Let us not become foolish and think that a mere gain of intellectual knowledge or an assent to factual truths about God is enough to qualify us or make us fit for life in the kingdom of God. God requires more than head knowledge, but rather He looks upon the heart. The men on the road to Emmaus in Luke 24 were well aware of all the facts about Jesus – the fact that He was a prophet and even more – the hope of Israel. They even knew details about His resurrection.
But Jesus’ rebuke was firm and to the point. “How foolish you are, and how slow of heart to believe.” These men knew the truth, but their hearts were not engaged with it. They had seen and heard the Word, the One who was with God and the One who was God. Yet having met him, they were still lacking the very thing that God requires – simple faith.
There should be no misunderstanding of the primary lesson here. There is everything to be gained through the acquisition of truth whereby the mind is filled with the knowledge of God. Our minds must firmly be fixed on things above. Yet truth that is not believed and obeyed is meaningless. It is knowledge that simply puffs up, making us all the more accountable, condemned, and sentenced to judgment. We may think we can call Him “Lord,” but in the end we are just goats that never knew Him.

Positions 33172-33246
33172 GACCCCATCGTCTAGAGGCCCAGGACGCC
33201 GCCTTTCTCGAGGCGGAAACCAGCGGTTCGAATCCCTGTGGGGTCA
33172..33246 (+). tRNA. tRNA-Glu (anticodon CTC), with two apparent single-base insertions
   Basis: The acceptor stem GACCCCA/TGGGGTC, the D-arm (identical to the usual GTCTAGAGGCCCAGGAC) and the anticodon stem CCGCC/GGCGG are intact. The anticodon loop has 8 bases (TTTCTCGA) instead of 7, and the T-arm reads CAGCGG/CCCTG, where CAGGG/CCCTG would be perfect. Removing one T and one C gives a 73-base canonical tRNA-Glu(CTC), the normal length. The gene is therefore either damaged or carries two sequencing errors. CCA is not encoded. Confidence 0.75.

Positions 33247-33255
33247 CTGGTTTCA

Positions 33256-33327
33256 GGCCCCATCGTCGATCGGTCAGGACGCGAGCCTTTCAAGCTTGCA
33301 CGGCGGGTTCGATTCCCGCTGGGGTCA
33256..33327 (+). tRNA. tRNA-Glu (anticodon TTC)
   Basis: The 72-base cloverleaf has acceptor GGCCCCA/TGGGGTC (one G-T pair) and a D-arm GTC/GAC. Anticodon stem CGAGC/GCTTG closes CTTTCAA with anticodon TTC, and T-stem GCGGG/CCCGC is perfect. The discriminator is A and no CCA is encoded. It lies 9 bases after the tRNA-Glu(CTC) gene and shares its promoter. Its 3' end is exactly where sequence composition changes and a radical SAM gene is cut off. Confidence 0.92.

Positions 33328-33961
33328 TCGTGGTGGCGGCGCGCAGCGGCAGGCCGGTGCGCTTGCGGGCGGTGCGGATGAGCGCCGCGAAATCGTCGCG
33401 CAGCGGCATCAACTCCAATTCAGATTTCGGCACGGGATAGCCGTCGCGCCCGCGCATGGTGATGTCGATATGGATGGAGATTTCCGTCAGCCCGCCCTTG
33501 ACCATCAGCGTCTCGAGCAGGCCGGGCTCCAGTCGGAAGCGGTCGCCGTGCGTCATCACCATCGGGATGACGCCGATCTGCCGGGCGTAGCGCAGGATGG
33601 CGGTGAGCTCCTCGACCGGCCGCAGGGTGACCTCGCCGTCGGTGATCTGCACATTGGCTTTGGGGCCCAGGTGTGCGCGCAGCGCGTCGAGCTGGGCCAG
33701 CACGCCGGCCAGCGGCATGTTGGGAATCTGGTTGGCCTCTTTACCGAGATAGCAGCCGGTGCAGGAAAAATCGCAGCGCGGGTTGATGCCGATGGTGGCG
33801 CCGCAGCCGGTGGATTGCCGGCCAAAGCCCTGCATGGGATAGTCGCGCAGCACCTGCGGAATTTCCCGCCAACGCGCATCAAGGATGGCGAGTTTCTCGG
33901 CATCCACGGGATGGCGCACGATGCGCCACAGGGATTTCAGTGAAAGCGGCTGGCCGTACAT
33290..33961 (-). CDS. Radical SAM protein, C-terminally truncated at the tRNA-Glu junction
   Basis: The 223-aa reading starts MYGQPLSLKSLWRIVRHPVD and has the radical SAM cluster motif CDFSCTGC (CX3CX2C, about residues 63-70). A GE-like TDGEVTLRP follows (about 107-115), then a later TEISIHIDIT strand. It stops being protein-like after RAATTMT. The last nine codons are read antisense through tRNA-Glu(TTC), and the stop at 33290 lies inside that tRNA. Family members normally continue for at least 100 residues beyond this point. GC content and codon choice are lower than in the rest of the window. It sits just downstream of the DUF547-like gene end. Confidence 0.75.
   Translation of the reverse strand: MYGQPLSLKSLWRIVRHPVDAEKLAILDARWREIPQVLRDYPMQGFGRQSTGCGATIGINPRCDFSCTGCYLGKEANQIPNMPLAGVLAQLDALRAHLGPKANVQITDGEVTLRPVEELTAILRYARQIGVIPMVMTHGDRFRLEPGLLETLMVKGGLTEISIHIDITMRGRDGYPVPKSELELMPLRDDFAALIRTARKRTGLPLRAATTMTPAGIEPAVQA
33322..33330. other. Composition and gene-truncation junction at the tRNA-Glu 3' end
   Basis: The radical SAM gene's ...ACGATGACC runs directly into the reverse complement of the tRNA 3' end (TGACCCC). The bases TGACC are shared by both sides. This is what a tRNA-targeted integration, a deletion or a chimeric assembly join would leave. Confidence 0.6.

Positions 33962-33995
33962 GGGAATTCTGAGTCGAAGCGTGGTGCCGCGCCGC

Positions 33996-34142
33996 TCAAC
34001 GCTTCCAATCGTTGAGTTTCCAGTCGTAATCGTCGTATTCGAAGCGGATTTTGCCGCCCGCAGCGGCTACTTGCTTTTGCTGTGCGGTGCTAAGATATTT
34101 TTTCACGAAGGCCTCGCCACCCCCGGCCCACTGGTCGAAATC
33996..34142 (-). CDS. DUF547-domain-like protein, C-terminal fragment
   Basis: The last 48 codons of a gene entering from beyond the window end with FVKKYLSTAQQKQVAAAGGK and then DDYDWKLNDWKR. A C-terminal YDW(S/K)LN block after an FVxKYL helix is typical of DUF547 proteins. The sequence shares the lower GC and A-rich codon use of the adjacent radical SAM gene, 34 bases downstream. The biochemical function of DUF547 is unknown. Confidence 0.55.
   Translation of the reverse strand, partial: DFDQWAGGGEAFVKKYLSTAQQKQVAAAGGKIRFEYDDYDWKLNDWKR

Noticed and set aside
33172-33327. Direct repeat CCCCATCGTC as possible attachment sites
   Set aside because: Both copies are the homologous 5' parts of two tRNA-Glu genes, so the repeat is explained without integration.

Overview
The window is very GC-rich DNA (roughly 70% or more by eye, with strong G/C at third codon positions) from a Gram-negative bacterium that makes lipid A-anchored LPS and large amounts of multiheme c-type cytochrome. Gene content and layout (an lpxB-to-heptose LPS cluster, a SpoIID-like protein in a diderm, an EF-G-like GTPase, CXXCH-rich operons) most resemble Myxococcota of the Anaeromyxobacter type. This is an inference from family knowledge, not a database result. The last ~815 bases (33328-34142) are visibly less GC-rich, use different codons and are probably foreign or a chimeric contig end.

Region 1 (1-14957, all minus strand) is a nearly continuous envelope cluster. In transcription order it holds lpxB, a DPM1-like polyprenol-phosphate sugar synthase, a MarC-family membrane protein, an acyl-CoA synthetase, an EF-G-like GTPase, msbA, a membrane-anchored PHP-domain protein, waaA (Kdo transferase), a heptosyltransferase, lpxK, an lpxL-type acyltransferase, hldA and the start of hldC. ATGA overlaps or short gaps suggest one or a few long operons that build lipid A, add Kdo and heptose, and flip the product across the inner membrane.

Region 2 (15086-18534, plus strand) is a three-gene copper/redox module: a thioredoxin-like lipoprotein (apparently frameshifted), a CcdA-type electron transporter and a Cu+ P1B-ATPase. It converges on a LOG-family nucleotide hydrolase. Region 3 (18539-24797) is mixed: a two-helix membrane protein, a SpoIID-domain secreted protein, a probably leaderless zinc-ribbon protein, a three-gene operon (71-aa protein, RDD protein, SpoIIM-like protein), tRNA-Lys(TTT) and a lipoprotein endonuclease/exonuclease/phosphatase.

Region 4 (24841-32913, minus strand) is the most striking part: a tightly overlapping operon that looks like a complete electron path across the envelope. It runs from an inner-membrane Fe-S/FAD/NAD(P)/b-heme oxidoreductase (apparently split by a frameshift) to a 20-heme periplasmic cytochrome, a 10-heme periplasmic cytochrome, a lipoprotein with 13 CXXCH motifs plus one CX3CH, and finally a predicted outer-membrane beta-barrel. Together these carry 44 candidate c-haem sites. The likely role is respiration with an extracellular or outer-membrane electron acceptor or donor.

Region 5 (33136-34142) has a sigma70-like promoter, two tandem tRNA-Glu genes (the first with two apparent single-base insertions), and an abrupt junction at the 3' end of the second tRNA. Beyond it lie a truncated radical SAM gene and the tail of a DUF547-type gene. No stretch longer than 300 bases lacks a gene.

The Bible firmly establishes the truth that to know God is to experience Him, to believe Him, to submit and surrender to Him, to obey Him. This is such that the Apostle Paul even cried for a deeper walk with God when he exclaimed in his letter to Philippi, “I want to know Christ.” Here a man well reasoned and seasoned in the Law of God, first among his peers in education and training, and an Apostle with access to direct revelation, still pleads with an unquenchable thirst to simply “know” God. This was his heart cry, to be sure – not his head cry.
Therefore, let us not abandon academic pursuit, for this is how the Spirit transforms our minds and grants us insight into the will of God (Romans 12). Yet there is more to be gained in the kingdom than facts. To be sure, the essence of the kingdom is a reigning God in a surrendered and obedient heart. It is the cultivation of the life of God in a person’s soul, his character, and subsequent actions. It is a fountain overflowing. It is a life producing fruit that will last – a natural spring that yields that which is pure. And this is the balance we must keep, where head and heart work together, empowered and moved by the Spirit.
I would rather be a pauper working in the vineyard of my God where the fruit yields a rich harvest than a prince at a table of intellectual eggheads who feel very important that they know what epistemology or progressive dispensationalism means. Yet I do not toss the baby out with the bathwater. A growing Christian should know the truths of progressive dispensationalism – and then live out their place in the story. This is the heart of what it means to know truth – to know it, believe it, and live it out joyfully. This is the life that is truly life. May it be so. Amen.